2bub730There are many of these features in a single slide from the Decorah Formation exposed at the Golden Hill outcrop near Rochester, Minnesota. Some are astonishingly complex. It then began to occur to me that these structures were too convoluted and unpredictable to actually be fossils. It also bothered me that to focus on them required to put the rest of the field out of focus. That only made sense if these oddities were in the epoxy, not the rock itself.

3buboverlapEtienne showed me how to demonstrate that these funny loops were not in the rock with this view: You can just make out the greenish lines overlapping the cut surface of this ferruginous ooid. Turns out I was excited about air bubbles in the cementing epoxy. They have nothing to do with the rock. I nearly posted my own pseudofossils.

4trio7321I held out hope, though, that these odd white objects in another thin-section of ooid-rich limestone. They appear to be ghostly outlines of ooids with a finely-textured object inside. They look like seeds with embryos within. Several are scattered through the thin-section. Another mystery fossil!

5duo7321A closer view. Strange how each internal object seems connected to an ooid on the outside, making them asymmetrical in their placements.

6single7321Strange also how once again the details of the internal object can only be seen with the rest of the slide out of focus. Yes, another artifact in the epoxy. This time we may be looking at holes left by ferruginous ooids plucked from the rock through the grinding process, pulling a patch of epoxy with them. Somehow this happened when the now-missing ooid was wedged against another. Nothing to see here, folks.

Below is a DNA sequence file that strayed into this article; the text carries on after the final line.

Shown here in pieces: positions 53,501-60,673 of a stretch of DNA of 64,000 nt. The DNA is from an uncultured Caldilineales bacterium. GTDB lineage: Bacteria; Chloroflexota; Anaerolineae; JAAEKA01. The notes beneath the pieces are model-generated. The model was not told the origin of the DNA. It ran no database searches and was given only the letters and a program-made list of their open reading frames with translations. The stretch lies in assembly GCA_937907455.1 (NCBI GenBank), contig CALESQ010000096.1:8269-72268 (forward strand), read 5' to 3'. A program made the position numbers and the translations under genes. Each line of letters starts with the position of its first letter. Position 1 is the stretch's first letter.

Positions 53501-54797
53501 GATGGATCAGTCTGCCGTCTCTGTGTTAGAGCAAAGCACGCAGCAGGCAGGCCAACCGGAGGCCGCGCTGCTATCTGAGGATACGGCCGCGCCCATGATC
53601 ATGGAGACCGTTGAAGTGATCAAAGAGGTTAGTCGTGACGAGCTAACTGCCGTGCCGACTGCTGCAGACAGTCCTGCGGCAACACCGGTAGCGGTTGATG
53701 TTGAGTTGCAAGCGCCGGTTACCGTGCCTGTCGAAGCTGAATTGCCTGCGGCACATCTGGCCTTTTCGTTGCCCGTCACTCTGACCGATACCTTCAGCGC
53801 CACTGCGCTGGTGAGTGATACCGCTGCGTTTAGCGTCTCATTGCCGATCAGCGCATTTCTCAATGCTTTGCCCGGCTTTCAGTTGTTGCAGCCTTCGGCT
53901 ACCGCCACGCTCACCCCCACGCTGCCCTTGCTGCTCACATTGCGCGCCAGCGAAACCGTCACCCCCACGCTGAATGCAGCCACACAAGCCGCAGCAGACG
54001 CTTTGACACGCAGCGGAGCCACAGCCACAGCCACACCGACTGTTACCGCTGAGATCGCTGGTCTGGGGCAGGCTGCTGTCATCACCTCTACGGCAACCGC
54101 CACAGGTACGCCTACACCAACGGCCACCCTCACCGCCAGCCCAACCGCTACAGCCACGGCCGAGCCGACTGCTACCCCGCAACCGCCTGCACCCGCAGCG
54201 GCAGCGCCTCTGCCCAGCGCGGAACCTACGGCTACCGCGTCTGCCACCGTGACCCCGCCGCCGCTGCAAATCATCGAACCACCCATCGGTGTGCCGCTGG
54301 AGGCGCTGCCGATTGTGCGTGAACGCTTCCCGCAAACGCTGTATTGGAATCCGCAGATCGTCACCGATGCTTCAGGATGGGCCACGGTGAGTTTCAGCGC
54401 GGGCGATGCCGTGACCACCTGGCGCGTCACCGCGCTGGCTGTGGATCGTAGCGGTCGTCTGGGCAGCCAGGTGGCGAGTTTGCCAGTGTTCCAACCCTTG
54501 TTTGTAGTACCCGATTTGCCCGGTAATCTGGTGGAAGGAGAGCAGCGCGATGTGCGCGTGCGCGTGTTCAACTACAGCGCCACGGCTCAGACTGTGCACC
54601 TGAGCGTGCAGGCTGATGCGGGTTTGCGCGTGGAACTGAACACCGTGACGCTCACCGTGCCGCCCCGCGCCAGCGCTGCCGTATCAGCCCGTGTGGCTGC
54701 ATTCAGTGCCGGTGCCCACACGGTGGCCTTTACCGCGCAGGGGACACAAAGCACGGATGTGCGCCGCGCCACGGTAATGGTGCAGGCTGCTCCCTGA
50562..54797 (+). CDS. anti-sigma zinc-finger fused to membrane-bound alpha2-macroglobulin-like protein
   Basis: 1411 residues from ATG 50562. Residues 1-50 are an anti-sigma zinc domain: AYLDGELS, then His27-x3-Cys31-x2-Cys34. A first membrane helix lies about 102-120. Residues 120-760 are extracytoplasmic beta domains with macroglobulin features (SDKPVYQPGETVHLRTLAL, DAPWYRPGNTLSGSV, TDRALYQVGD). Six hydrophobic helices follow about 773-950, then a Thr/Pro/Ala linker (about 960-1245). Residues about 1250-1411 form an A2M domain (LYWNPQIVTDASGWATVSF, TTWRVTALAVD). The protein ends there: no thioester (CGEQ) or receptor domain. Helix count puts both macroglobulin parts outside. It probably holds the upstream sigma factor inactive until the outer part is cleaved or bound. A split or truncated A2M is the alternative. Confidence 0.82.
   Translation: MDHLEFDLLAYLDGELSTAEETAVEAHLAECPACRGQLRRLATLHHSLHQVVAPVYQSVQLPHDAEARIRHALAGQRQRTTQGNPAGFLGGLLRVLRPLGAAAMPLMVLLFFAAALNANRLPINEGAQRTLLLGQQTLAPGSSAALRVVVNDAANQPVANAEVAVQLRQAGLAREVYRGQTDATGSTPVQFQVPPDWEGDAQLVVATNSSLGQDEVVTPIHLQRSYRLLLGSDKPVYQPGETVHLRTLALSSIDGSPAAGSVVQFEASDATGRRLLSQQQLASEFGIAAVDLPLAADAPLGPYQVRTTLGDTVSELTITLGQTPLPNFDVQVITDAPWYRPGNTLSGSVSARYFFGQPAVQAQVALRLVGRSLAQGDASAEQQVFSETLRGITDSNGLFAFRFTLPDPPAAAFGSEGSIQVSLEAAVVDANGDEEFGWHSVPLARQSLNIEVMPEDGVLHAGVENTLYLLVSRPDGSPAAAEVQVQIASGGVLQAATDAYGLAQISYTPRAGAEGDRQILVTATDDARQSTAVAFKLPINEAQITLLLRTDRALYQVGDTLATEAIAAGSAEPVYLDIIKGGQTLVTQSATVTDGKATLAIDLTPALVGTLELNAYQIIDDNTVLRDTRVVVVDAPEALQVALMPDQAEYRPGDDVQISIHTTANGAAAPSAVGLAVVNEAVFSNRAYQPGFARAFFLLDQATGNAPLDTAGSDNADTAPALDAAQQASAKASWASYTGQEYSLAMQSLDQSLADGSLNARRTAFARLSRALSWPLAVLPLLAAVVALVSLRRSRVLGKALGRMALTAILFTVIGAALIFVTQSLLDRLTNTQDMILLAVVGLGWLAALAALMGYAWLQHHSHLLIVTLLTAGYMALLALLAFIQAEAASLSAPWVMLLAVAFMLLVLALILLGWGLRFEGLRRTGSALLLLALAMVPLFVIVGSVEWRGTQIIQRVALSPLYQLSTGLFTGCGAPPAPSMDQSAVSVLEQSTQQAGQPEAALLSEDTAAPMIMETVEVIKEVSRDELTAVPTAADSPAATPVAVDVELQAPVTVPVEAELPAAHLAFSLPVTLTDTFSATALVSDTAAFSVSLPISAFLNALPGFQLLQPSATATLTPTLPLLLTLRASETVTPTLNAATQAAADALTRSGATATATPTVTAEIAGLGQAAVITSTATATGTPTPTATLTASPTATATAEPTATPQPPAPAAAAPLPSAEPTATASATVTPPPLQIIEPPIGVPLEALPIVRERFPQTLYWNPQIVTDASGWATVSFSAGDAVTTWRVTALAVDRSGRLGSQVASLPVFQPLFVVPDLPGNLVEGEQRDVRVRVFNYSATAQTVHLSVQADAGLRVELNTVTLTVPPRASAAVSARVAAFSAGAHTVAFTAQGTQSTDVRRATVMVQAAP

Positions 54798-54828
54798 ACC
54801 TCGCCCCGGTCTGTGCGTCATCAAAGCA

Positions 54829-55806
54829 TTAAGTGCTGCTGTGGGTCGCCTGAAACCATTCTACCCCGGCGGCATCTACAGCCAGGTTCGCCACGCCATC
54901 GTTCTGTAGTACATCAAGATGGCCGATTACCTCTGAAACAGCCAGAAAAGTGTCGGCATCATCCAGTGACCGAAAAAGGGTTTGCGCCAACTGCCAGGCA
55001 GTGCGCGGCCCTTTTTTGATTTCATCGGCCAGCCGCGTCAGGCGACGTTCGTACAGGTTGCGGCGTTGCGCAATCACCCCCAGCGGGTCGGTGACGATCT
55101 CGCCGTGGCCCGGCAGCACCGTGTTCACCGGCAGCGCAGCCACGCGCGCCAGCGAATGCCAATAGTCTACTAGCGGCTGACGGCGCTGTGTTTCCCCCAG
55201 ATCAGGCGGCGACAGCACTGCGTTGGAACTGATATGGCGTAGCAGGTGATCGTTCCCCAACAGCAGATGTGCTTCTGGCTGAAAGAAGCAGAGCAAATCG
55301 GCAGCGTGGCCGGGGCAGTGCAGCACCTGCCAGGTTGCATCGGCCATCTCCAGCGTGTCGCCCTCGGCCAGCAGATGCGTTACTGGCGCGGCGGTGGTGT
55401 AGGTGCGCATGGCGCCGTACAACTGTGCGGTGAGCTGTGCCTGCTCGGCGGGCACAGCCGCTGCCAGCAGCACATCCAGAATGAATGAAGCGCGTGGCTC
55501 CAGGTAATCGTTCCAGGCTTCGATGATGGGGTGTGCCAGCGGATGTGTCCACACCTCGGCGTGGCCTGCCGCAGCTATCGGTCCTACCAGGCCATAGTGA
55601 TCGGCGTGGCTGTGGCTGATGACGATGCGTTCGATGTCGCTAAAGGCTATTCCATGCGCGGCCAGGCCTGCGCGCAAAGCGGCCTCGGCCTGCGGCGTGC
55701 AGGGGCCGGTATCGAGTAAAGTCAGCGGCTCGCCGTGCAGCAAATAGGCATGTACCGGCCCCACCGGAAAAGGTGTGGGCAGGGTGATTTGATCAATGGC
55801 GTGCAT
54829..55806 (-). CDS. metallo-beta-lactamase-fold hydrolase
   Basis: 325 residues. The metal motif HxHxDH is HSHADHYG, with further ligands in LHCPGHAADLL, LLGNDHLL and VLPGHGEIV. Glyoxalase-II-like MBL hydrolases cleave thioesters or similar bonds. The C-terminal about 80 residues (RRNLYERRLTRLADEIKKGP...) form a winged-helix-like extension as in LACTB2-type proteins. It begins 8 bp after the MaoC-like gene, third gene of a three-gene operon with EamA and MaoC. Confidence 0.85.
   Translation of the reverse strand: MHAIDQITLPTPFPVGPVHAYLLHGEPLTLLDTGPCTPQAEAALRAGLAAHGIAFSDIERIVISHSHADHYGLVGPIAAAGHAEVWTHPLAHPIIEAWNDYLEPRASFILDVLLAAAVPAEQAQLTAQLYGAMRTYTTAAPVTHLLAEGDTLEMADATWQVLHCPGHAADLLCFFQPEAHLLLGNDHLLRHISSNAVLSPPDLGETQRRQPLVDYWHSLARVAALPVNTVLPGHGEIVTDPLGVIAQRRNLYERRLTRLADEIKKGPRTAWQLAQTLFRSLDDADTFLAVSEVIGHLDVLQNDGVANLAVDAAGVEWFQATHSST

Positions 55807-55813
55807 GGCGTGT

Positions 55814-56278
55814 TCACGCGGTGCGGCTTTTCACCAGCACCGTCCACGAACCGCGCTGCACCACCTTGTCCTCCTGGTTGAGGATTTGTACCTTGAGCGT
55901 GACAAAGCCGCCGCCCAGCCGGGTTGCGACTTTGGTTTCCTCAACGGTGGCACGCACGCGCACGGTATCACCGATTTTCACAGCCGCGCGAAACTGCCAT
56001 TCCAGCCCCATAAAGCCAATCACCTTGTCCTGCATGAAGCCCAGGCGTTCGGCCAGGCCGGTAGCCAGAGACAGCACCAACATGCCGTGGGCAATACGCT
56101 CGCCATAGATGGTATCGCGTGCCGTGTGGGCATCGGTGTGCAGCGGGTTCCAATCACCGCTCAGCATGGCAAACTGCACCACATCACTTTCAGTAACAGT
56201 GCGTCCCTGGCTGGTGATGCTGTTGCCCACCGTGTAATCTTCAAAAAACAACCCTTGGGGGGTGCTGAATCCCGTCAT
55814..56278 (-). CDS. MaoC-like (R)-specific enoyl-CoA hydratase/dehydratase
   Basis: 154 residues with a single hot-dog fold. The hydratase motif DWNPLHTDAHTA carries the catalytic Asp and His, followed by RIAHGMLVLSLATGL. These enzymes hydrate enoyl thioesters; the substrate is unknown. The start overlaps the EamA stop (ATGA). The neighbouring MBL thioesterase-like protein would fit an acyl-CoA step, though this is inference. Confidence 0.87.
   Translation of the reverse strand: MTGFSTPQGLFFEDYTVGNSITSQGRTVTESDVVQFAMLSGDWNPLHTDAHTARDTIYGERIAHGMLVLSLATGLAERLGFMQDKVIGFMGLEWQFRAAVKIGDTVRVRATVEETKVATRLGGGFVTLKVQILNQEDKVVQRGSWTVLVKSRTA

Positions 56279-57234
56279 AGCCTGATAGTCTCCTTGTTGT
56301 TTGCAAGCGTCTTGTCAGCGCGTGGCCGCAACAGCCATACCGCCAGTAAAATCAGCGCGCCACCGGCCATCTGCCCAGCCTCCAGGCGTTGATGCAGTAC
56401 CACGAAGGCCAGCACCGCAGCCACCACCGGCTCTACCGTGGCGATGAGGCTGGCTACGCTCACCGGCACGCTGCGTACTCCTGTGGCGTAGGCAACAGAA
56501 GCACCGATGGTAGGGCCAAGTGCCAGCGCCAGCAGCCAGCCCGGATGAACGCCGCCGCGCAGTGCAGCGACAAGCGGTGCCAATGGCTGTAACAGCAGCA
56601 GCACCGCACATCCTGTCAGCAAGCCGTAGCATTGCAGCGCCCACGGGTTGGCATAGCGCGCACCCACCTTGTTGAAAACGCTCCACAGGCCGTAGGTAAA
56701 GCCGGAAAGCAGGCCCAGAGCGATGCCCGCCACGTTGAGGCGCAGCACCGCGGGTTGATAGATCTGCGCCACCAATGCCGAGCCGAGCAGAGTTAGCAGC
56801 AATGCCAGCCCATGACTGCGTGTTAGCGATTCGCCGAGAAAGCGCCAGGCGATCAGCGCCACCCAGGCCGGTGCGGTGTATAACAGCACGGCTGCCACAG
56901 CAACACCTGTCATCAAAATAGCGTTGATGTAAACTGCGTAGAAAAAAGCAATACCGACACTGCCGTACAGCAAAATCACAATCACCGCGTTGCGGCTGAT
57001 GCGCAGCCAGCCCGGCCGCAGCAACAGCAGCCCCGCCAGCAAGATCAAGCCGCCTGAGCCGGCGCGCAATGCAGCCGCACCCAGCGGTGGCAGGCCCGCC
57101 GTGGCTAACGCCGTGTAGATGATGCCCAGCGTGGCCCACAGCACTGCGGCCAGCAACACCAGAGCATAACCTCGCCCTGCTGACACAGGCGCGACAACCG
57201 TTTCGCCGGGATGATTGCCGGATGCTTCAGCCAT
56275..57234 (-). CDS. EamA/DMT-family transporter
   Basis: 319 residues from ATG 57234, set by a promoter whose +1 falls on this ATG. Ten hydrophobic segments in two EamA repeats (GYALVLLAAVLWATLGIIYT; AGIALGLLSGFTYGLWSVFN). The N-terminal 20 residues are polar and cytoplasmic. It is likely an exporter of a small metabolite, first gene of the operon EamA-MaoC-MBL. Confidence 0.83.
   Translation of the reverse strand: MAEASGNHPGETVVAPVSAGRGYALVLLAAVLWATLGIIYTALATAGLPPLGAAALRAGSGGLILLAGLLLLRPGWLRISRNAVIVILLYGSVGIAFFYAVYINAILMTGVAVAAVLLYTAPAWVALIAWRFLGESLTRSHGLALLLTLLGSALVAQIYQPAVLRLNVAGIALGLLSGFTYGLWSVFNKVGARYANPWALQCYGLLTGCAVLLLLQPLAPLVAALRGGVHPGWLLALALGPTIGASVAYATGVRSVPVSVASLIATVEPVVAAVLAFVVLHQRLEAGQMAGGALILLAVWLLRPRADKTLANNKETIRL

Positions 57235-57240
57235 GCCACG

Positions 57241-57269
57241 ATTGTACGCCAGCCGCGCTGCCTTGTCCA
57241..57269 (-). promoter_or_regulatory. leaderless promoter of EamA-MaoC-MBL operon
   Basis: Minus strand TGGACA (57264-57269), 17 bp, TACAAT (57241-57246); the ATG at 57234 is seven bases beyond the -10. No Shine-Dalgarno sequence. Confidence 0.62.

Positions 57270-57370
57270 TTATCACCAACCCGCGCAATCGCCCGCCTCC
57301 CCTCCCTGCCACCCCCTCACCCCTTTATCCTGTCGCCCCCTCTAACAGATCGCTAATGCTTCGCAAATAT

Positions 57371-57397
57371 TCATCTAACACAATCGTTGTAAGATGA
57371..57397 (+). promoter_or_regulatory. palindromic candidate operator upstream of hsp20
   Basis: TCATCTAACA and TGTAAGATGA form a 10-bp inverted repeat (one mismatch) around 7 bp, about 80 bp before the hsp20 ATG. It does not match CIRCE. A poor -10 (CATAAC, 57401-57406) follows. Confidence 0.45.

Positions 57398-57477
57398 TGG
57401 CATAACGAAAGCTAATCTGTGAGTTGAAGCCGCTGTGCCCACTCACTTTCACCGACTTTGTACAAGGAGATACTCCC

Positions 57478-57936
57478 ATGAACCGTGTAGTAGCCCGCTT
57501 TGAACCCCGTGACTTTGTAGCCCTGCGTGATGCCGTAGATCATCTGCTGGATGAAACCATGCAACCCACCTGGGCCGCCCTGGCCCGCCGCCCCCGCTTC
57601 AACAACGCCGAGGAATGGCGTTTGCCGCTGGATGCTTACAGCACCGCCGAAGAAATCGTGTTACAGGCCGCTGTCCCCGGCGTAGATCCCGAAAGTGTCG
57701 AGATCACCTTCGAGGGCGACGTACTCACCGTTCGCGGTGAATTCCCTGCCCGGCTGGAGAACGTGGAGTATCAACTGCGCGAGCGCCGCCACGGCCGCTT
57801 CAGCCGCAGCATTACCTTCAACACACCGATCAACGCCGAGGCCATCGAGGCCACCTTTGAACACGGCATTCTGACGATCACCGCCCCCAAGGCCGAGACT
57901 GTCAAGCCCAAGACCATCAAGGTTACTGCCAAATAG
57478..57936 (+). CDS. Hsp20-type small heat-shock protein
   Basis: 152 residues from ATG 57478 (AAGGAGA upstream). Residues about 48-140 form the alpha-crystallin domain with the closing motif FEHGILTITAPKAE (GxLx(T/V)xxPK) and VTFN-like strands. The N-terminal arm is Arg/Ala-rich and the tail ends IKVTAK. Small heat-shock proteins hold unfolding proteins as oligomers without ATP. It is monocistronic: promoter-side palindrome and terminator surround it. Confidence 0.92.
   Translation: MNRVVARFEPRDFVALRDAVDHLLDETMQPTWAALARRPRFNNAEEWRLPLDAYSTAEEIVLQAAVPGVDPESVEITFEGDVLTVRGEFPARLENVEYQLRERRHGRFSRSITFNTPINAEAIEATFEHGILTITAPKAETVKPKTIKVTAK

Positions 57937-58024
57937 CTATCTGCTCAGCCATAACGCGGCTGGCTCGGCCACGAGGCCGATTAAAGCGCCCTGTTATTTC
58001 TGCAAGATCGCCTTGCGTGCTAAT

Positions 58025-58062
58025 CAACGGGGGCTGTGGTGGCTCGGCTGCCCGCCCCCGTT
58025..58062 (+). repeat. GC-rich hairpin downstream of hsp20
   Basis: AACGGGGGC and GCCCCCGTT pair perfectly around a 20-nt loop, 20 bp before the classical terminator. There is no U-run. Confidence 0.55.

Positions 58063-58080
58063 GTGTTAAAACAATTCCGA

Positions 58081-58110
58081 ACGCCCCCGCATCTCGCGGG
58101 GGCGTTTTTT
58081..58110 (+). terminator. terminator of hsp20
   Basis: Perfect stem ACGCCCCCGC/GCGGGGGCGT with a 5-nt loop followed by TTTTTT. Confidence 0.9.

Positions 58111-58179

7ooid7301fAt least I can take the opportunity to show how cool Etienne’s ferruginous ooids are. Note that this one has a greenish layer midway through the cortex. It looks like the mineral chamosite to me. Spectacular detail in the lamellae, but only visible if the image is over-exposed.

8bifoliate7301hThere are plenty of real fossils in these thin-sections, of course. My favorites are these bifoliate bryozoans (lower right half) with their zooecia filled with ferruginous material. Note that the ooid above has had some of its lamellae dissolved away, probably because of some mineral diversity. Also note in the upper right another one of those crazy air bubbles.

The lesson I learn over and over: think, but then think again.

 

 

 

Wooster’s Fossil of the Week: Spiriferinid brachiopod from the Lower Carboniferous of Ohio

October 14th, 2016

syringothyris-texta-hall-1857-anterior-585Sometimes I choose a Fossil of the Week from our Invertebrate Paleontology teaching collection because students have responded to it in some way. This week’s fossil brachiopod has confused my students a bit because it is an internal mold (unusual for brachiopods in our experience) and a member of the Order Spiriferinida rather than the Order Spiriferida. (Catch that? The difference is in two letters.) It is Syringothyris texta (Hall 1857) from a local exposure of the Logan Formation (Lower Carboniferous). Above is a view of the anterior showing the medial fold and sulcus (like an anticline). This, by the way, is the largest brachiopod in our collection.

syringothyris-texta-hall-1857-posterior-585Syringothyris Winchell, 1863, is a genus within the order Spiriferinida, as noted before. This order was erected in 1994, pulling it from the more familiar Order Spiriferida. In this preservation, the spiriferinids are distinguished by a high cardinal area in the posterior (shown above). Not much higher than the spiriferids, truth be told.